Tell us a little bit about your background
Derek Austin (DA): I grew up in Brisbane and went to university up there. I tossed up between computer science and psychology and ended up doing a psychology degree. I went away and did a postgraduate computer science diploma and became a techie essentially.
I have done some start-ups in fairly bleeding edge technologies, such as mobile data, and worked with Lernout & Hauspie, which was subsequently acquired by ScanSoft.
Last year I worked with ScanSoft's retail channels, and in December I accepted the job looking after corporate business.
What does this job entail?
DA: Things like volume licensing, OEM relationships and building a VAR channel.
How is your channel structured?
DA: We have two main product categories. The first is imaging products for document capture and management. This includes titles like OmniPage, PaperPort and most recently, PDF Converter. On the speech recognition side, we have the Dragon Naturally Speaking products.
For the imaging area, we have a standard retail distribution which goes through Fuji Xerox, Scholastic New Media and Alloys. We also have a lot of manufacturers, such as Canon and Konica Minolta, bundling our document management products.
For professional speech solutions we work with a Melbourne company called Speech Perfect. They did the original collection of speech for the Australian version and have made a large number of local vocabularies, which increases the recognition accuracy.
We also have some technology we license in the form of software development kits.
18 months ago, ScanSoft appointed Channel Managers to look after its resellers. How is this relationship progressing?
DA: They are still providing technical support group services and customer services. They are focused on retail outlets like OfficeWorks and Dick Smith. My role is more on the volume corporate sales and inquiries.
What initiatives are you working on?
DA: We need to spread the word about what people can do with our products. The combination of faster technologies and inexpensive hard disks means it's feasible to do high resolution scans of documents, store them and do things with them on the computer, much more than it was even just a few years ago. We've also got multifunction printers spreading, which means everyone now has access to a scanner.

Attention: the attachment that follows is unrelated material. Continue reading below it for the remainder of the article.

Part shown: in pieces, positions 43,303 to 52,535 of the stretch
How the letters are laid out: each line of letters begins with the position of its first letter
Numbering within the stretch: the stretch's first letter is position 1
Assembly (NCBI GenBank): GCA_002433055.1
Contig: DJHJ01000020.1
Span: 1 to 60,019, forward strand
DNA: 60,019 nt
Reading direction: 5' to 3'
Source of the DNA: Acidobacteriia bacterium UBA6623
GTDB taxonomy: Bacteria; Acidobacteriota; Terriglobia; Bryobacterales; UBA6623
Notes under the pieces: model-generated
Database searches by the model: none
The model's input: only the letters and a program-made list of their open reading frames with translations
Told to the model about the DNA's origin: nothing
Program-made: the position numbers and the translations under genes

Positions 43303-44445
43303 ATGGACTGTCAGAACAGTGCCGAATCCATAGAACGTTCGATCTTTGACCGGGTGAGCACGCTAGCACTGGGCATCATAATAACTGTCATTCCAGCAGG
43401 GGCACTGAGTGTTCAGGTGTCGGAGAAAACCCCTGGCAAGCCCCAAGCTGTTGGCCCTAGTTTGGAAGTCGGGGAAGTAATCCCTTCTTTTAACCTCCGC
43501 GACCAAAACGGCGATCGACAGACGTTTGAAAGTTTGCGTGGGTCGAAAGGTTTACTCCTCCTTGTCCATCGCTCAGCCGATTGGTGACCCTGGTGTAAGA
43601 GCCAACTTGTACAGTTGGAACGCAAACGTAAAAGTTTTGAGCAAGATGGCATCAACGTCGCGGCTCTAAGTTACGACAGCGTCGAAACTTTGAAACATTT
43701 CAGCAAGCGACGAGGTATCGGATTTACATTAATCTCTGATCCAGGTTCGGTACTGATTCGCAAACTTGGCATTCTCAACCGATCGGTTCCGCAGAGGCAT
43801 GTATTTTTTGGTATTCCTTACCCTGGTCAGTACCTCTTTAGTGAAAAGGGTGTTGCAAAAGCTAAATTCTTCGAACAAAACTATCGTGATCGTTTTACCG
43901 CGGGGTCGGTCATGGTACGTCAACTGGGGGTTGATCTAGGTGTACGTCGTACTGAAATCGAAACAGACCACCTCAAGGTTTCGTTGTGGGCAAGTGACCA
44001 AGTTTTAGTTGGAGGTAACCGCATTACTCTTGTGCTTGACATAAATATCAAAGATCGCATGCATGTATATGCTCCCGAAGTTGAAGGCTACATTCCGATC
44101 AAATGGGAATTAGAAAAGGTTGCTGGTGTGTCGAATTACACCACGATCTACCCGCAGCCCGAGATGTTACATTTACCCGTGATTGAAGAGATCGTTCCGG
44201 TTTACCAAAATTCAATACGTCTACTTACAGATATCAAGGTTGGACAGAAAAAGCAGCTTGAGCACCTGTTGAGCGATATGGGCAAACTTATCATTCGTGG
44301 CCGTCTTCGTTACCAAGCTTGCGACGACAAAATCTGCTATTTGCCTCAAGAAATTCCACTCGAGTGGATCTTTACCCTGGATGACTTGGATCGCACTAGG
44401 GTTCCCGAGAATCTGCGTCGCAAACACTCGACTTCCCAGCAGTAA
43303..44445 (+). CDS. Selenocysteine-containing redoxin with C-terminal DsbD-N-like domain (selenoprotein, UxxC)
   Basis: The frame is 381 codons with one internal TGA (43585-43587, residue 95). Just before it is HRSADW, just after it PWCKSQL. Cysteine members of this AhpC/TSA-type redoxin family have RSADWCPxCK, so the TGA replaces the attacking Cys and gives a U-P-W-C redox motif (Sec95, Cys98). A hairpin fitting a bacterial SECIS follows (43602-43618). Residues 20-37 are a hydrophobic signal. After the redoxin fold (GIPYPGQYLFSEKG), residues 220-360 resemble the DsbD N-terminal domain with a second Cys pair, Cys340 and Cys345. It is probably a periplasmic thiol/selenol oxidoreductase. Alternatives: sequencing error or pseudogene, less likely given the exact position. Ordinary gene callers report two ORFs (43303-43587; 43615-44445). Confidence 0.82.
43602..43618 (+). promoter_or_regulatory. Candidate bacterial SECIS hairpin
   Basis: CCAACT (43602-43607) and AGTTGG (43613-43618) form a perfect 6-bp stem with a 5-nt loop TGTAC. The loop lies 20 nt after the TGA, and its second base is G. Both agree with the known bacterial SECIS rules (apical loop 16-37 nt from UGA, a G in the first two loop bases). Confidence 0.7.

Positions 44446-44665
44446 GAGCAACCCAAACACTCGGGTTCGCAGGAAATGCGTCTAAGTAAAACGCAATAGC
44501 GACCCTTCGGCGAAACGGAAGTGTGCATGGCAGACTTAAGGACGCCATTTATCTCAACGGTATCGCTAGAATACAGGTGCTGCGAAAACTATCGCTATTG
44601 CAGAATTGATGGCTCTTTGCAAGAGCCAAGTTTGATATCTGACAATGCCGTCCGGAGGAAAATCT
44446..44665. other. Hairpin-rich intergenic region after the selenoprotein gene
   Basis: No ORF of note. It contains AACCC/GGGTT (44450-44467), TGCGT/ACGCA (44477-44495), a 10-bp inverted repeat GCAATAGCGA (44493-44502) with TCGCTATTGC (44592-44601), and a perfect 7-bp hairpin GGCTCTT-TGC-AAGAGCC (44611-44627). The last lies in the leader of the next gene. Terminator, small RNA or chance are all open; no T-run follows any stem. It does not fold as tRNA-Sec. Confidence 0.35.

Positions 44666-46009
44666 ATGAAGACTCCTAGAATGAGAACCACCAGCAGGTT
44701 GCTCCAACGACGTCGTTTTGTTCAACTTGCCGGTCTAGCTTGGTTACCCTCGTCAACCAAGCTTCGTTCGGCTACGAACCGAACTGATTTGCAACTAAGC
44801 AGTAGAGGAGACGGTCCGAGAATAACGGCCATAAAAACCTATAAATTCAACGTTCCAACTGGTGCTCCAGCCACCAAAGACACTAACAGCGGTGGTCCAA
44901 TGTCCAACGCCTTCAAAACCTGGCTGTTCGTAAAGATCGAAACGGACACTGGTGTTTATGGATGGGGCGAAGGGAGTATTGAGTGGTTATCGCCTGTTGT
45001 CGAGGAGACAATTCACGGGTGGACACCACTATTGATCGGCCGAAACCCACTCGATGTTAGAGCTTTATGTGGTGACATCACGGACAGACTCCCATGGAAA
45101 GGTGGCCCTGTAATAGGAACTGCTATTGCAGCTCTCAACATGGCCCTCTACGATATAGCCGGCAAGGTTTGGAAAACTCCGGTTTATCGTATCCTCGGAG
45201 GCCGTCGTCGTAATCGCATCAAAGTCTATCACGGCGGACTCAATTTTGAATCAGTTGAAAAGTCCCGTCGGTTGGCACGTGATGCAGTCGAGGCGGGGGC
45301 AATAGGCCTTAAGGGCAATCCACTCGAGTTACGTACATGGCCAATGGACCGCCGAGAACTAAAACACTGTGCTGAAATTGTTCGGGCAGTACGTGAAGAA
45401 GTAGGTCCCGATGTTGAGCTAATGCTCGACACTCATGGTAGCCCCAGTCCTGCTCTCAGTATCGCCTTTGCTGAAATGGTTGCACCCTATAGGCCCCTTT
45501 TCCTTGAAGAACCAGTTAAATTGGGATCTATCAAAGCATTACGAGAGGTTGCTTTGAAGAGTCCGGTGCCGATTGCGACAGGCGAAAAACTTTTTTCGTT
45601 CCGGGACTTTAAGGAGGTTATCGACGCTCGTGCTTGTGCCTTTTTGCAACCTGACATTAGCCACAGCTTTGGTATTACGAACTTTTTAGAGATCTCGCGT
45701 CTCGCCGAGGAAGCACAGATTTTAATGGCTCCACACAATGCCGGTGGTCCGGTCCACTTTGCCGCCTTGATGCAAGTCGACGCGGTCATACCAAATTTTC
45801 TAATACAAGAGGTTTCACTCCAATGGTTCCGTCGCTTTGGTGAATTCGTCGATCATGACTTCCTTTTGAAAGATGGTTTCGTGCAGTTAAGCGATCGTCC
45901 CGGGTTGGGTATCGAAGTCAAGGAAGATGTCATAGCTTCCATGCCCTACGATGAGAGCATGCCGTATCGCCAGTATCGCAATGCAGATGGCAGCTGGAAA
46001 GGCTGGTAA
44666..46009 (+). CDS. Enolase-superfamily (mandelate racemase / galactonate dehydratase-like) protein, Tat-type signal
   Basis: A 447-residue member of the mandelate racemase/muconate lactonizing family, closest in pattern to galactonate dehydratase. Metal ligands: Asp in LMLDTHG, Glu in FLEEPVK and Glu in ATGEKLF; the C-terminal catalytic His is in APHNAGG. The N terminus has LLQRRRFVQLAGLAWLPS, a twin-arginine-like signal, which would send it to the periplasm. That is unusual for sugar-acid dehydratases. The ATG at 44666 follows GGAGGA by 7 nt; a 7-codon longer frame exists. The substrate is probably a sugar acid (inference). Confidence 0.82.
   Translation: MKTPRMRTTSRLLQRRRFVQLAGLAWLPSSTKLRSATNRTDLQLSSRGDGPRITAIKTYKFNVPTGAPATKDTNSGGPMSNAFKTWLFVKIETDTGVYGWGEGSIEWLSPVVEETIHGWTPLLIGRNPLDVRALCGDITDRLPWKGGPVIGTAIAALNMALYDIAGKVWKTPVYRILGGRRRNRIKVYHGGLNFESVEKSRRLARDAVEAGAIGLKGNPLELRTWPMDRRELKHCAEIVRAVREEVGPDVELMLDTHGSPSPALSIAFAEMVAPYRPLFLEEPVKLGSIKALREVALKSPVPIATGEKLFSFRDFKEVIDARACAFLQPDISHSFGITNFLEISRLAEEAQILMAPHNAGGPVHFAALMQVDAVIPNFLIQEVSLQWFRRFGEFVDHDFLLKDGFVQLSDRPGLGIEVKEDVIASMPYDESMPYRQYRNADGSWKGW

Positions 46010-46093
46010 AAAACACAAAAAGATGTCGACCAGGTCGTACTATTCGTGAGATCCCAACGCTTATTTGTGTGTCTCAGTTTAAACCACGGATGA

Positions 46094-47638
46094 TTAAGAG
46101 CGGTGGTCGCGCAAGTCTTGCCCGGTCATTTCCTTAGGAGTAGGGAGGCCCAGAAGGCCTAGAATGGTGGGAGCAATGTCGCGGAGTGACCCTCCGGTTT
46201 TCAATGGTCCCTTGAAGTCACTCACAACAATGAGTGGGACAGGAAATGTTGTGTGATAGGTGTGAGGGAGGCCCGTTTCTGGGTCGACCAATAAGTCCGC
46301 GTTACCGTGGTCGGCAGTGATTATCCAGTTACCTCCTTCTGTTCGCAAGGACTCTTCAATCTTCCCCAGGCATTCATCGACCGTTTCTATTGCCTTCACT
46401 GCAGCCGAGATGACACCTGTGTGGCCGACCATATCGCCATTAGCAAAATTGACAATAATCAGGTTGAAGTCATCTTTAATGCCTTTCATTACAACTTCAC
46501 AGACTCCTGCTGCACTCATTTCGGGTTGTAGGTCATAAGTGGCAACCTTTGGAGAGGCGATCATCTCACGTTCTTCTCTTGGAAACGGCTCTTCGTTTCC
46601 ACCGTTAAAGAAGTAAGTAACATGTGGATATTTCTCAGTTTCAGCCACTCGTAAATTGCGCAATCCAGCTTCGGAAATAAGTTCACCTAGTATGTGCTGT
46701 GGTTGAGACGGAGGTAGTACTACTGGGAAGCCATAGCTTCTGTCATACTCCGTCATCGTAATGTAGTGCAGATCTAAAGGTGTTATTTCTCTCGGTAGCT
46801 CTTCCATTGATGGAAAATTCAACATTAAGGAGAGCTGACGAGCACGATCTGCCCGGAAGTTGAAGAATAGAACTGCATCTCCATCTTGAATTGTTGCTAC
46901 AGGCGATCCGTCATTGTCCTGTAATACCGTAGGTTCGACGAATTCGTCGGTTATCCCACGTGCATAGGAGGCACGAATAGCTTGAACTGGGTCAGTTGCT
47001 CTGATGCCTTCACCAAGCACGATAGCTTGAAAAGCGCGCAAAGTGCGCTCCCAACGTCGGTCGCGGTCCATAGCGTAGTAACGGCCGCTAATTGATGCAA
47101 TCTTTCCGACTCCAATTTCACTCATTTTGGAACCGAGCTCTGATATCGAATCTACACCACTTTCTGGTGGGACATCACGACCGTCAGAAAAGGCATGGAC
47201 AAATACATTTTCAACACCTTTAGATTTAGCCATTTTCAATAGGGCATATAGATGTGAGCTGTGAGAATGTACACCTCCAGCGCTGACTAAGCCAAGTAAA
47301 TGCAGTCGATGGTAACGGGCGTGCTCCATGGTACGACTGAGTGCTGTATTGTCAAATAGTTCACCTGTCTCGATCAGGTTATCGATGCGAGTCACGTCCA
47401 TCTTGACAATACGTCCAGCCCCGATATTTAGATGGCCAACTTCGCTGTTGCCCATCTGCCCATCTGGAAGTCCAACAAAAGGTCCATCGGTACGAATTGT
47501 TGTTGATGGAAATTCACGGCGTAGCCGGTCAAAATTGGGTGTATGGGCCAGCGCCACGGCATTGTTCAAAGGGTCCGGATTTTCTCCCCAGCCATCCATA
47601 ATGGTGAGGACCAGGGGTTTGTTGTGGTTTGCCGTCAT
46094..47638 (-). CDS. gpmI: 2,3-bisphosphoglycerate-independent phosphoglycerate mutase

How will you approach the market?
DA: We are now working on some materials to get this message out. Beyond that, my work now is to get a similar message across to VARs. We're participating in Microsoft roadshows, showing people how to use the software and how it can be incorporated into their solutions.
What types of partners are you looking for?
DA: There are the obvious ones who look after real estate agents, tax accounts, financial advisers - all who handle documents intensively. But rather than focusing on industries, it's more appropriate for us to focus on those individual organisations that see the need for our software.
So will you recruit more integrators?
DA: Traditional integrators who put all the solutions together are a good possibility as well as people who are doing infrastructure development and see an opportunity. The other side is the traditional office machine supplier. Printers and faxes have become commodity based, so a lot of those people are faced with the challenge of moving towards a solutions approach.
Have you got any other incentives planned?
DA: We have a basic reseller program where people can sign up to get evaluation copies of the software and show it to customers. PDF is certainly a promotional-centric area and we're addressing this with cheaper pricing and offerings. For our enterprise solutions, it's a case of developing relationships and providing training.
What are some of the challenges you face getting your products adopted by the market?
DA: The challenge at the moment is getting the message out. There is also the challenge of how to educate people on integrating Dragon with their normal way of working on a PC. There is a learning curve associated with using it.
What are your aims for the next 12 months?
DA: We'd like to get a lot more multi-seat license sales. Now I am involved with the document management area I would like to see a renaissance there as well. I'm also working with OEM relationships in Australia to revitalise those. Traditionally we've negotiated those licenses in the US and shipped the boxes. We want to help the channel partners of the OEM guys take advantage of the newest technologies that aren't in the software boxes.
What would you do if you weren't with ScanSoft?
DA: I was a good bass guitarist in my youth, so I could find a pub band. It is hard with travelling though - you can never make it to rehearsals.